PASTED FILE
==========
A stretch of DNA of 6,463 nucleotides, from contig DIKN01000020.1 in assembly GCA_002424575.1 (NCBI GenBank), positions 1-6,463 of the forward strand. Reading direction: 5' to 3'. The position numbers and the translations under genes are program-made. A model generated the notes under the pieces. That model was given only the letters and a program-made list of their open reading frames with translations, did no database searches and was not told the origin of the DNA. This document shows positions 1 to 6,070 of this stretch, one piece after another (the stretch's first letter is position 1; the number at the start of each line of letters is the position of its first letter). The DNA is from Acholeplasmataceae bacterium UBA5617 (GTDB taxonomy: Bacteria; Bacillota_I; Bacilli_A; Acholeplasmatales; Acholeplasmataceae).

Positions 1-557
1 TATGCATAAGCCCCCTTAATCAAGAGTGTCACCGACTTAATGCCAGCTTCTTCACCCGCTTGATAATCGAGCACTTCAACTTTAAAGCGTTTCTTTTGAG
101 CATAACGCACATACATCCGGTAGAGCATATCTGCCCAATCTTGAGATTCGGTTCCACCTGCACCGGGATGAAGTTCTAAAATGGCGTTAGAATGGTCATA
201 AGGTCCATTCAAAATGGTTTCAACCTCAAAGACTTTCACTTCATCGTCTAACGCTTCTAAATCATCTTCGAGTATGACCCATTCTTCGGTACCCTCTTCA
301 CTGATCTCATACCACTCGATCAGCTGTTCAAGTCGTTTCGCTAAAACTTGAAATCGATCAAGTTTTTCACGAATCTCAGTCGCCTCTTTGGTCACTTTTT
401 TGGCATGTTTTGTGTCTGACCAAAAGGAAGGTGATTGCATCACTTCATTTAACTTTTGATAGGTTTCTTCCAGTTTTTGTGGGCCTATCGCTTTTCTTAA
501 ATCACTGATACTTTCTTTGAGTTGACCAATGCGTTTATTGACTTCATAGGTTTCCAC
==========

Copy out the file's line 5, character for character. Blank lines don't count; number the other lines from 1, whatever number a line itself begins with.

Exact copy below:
201 AGGTCCATTCAAAATGGTTTCAACCTCAAAGACTTTCACTTCATCGTCTAACGCTTCTAAATCATCTTCGAGTATGACCCATTCTTCGGTACCCTCTTCA